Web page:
A Libertarian Approach to North Korea


Privileged citizens allowed to live in Pyongyang lined the streets in late 2011 to mourn the death of their “Dear Leader”. People threw themselves down and wailed almost comically in a show of unadulterated passion for the State. I would say the incentive to act with grief was high, considering a work camp or death would be the consequence for anything alternative. North Korea is under the grip of raw, unfiltered Authoritarianism that is starting to mimic a Pharaoh-like hereditary rule of half-god kings. There is no State on earth that is more diametrically opposed to the Liberty Movement.

So, as Libertarians, what do we do about it? It would be one thing if they kept to themselves. However, since assuming his reign, Kim the Third has been saber-rattling at an alarming rate. North Korea has initiated several missile test launches, performed provocative military drills and conducted an underground nuclear detonation to put a cherry on top. Now with threats to nuke a major US city on the west coast, can Libertarians really turn a cheek, be friends and hope they play nice? Where is the line drawn with consideration to the Non-Aggression Principle? The initiation of force is immoral, and self-defense is moral.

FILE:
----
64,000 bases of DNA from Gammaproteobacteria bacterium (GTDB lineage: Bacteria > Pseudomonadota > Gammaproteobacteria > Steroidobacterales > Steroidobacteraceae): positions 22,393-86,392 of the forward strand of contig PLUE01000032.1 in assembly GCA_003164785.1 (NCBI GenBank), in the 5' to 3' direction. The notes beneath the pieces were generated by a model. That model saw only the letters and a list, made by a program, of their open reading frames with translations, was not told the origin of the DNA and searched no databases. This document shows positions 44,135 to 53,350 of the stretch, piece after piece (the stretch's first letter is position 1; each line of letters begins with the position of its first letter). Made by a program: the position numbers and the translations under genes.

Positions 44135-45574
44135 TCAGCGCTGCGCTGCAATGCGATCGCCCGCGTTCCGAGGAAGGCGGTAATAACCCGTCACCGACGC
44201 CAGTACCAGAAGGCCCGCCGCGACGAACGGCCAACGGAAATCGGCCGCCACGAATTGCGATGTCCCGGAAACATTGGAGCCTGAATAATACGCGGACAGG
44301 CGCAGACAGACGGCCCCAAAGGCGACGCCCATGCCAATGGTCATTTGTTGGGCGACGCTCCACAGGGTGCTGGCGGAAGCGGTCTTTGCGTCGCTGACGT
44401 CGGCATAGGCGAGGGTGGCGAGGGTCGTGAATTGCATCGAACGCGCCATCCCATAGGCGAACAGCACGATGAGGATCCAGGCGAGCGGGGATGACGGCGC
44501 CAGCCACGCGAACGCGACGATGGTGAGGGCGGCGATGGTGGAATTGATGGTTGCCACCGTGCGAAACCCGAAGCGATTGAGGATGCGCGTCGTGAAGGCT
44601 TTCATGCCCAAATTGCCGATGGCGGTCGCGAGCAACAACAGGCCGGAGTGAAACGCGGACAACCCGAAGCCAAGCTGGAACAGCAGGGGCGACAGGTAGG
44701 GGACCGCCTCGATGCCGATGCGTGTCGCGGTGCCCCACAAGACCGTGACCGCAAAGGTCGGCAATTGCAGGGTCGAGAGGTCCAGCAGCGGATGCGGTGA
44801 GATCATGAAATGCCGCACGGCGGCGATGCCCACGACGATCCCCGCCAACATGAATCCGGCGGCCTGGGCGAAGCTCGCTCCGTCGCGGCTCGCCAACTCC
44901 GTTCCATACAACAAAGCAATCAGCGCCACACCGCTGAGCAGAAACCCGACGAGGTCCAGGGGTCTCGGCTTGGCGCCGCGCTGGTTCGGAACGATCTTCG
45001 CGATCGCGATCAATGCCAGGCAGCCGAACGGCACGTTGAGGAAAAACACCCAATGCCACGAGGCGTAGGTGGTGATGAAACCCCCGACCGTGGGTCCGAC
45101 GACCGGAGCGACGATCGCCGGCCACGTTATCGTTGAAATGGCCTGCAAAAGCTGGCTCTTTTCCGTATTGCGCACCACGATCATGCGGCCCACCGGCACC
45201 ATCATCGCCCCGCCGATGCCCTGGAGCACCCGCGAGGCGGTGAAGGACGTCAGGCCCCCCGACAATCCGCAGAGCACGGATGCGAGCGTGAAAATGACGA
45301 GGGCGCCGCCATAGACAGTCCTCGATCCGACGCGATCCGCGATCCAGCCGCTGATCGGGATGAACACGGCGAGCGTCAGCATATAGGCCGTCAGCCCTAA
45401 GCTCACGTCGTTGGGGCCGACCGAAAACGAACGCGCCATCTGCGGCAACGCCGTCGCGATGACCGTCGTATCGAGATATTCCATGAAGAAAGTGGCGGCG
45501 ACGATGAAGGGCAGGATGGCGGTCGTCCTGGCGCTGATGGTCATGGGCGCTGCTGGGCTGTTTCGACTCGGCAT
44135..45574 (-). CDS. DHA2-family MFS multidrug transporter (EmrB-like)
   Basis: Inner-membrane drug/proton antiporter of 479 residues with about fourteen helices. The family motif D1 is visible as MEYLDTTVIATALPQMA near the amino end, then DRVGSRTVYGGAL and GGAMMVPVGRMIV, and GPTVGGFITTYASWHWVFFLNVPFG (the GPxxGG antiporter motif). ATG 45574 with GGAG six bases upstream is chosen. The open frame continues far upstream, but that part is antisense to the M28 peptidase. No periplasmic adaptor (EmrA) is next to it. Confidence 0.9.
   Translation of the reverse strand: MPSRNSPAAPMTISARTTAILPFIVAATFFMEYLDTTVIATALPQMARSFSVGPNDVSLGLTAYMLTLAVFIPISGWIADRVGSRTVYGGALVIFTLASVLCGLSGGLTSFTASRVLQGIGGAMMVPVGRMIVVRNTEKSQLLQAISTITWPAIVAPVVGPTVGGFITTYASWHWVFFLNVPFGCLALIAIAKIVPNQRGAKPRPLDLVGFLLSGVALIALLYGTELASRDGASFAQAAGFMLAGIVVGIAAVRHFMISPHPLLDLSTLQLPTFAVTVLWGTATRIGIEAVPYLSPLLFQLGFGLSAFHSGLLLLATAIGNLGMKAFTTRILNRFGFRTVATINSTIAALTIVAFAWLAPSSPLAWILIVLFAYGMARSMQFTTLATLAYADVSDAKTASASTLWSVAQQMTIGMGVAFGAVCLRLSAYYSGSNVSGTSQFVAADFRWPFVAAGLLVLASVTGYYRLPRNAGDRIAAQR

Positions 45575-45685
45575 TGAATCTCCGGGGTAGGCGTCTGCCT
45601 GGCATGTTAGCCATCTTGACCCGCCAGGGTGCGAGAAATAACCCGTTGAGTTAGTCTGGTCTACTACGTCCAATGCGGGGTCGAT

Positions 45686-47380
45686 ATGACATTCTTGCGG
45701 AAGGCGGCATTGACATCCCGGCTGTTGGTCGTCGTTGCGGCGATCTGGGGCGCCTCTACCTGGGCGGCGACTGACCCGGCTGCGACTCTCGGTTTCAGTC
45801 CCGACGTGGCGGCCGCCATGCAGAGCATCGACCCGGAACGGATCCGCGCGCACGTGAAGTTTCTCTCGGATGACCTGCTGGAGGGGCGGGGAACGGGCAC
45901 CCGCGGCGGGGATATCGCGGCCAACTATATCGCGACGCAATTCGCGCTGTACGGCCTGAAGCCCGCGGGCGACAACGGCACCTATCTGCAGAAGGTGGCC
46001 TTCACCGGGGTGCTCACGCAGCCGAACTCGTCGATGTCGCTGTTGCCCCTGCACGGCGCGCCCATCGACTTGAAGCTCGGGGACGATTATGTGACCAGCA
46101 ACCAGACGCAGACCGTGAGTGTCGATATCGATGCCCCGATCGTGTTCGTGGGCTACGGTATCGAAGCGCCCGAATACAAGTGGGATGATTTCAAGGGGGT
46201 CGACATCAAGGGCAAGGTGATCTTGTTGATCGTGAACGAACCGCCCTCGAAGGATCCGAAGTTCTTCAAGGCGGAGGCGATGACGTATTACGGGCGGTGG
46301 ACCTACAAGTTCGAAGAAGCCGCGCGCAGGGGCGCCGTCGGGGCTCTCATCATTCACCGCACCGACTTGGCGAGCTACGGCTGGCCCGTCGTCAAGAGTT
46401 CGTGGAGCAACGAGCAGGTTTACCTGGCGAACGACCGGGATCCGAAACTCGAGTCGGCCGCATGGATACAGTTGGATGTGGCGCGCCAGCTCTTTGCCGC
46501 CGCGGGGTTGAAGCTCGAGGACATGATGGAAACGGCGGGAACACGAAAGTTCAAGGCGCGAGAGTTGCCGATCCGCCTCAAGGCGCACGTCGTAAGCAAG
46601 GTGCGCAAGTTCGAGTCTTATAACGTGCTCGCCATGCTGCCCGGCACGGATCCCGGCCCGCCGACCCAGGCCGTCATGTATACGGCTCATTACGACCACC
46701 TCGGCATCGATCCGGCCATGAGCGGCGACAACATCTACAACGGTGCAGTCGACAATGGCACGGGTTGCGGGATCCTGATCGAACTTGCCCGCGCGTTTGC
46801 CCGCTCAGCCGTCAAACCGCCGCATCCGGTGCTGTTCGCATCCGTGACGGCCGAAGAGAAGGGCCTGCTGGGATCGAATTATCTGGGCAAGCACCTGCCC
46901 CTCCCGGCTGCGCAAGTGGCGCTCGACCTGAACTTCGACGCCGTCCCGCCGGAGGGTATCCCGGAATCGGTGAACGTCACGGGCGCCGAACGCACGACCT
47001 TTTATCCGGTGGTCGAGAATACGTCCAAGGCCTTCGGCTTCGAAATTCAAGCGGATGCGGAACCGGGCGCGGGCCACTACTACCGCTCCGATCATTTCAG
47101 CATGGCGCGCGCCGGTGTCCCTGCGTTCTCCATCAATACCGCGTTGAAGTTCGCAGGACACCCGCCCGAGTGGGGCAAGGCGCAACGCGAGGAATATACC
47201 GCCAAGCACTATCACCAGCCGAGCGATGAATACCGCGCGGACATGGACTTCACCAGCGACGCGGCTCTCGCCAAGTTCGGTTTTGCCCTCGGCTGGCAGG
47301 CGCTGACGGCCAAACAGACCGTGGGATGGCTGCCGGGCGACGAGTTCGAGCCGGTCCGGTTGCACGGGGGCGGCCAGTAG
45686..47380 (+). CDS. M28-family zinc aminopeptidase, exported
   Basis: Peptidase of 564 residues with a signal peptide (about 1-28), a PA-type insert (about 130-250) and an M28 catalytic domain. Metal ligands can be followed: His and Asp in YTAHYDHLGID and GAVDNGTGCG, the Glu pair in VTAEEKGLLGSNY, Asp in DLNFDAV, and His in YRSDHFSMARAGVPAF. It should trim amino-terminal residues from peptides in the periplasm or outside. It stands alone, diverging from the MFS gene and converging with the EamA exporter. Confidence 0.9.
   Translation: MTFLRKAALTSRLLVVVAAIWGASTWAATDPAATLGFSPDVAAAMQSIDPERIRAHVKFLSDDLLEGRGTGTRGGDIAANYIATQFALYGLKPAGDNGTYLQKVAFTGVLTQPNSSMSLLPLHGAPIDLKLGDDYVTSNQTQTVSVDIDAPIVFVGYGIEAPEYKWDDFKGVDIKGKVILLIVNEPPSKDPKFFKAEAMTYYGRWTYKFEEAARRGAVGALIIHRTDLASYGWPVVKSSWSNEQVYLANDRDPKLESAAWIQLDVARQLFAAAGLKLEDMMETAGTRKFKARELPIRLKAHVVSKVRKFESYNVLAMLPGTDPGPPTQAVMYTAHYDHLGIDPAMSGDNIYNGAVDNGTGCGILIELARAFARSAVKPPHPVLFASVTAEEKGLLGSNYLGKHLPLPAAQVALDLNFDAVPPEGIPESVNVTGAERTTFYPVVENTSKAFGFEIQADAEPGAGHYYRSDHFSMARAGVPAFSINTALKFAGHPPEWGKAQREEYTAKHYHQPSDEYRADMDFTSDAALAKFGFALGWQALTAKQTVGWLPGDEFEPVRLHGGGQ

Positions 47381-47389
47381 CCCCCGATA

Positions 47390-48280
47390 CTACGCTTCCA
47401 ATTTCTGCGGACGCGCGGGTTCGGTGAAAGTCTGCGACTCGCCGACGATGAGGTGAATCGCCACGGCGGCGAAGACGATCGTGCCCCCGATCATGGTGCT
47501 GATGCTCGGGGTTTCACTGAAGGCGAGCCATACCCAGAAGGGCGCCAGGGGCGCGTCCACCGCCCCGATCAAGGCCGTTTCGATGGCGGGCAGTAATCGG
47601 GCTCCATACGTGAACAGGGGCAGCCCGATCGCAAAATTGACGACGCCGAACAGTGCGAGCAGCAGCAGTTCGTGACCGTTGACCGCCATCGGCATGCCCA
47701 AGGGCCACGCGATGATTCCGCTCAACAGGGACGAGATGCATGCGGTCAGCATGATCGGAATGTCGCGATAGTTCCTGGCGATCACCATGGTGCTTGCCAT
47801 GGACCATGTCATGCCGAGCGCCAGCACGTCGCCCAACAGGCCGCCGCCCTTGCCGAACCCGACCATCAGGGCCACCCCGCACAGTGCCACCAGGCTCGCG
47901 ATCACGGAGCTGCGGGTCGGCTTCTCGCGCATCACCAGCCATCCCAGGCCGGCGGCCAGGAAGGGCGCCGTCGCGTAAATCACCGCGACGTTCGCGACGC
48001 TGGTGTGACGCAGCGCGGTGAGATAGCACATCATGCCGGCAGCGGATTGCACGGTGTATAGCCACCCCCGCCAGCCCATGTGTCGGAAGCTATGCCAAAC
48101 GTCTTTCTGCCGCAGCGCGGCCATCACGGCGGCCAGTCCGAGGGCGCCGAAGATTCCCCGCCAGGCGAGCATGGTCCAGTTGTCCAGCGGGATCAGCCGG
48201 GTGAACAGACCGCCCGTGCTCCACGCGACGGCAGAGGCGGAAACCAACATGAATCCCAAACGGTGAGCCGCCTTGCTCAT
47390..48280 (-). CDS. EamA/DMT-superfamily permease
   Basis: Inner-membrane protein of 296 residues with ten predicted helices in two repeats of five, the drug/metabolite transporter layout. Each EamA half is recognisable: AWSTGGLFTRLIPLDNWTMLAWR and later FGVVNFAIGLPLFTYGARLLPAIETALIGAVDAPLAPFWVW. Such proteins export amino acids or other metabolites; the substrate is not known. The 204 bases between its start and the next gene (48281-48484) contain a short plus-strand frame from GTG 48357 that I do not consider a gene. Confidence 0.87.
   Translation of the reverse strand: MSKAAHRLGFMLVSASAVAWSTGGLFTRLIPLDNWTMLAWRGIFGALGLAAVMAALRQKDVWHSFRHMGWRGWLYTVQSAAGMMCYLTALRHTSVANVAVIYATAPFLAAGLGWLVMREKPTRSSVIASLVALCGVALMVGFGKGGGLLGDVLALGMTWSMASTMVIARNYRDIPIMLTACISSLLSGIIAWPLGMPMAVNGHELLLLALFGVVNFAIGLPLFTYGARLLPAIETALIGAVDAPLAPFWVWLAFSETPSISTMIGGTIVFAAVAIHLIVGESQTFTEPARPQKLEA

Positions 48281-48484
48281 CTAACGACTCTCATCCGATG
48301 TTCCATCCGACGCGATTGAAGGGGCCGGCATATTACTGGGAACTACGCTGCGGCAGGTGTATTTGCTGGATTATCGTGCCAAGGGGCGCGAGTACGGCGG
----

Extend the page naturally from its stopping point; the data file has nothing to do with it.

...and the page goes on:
To be fair, the United States bullied its way into the affairs of the peninsula in the 1950s to engage in a hopeless and bloody attempt to “contain” the spread of Communism. As you can see, the conflict was so effective that it ended in a perpetual state of war through a shaky cease-fire and the buildup of one of the most militarized areas on earth. Ever since, the US has had tens of thousands of troops stationed in South Korea, kept a strong naval presence parked offshore and set up a grid of air bases capable of bombing the totalitarian regime into oblivion. The North Korean Army has an aged but expansive arsenal of equipment and highly trained ground soldiers. If the Korean War were to re-engage, there is no doubt it would be extremely violent on a massive scale.

The solution that many Libertarians would come up with is simple: Leave them alone! It is absolutely reasonable to assume that North Korea builds up a massive show of force because of the United States. It is an instinctual and primitive reaction to prepare for war when the enemy is pointing weapons at you. It is the height of hypocrisy for the Global American Empire to chastise a nation for being hostile while holding a gun to their head with a round chambered.